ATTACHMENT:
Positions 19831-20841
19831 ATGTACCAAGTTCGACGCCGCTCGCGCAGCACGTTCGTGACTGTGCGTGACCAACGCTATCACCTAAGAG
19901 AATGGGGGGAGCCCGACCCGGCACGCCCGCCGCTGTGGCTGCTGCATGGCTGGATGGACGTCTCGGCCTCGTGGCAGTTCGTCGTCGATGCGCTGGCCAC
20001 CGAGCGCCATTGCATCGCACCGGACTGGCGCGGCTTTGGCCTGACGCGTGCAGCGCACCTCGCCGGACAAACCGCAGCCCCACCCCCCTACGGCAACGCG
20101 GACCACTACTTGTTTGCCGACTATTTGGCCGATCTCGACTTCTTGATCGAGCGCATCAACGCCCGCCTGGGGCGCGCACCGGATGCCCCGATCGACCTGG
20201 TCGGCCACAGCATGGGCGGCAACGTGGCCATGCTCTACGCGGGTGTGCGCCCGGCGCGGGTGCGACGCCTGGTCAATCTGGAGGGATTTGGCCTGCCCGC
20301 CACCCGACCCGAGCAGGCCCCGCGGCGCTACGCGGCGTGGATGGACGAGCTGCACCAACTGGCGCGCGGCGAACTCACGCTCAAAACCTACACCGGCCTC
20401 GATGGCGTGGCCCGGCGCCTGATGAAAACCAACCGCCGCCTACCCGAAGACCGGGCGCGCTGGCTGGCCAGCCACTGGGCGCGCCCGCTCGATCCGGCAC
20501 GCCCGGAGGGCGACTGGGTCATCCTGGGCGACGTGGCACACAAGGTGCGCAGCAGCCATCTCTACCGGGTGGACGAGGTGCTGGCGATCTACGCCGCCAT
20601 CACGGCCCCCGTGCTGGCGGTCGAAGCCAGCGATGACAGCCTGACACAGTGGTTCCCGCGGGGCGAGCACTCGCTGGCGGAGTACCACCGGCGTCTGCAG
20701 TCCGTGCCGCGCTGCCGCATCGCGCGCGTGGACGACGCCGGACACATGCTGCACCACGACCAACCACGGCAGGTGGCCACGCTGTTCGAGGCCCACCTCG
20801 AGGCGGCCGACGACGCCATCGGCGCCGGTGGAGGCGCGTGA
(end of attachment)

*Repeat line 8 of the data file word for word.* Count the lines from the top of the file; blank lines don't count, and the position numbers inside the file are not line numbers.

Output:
20401 GATGGCGTGGCCCGGCGCCTGATGAAAACCAACCGCCGCCTACCCGAAGACCGGGCGCGCTGGCTGGCCAGCCACTGGGCGCGCCCGCTCGATCCGGCAC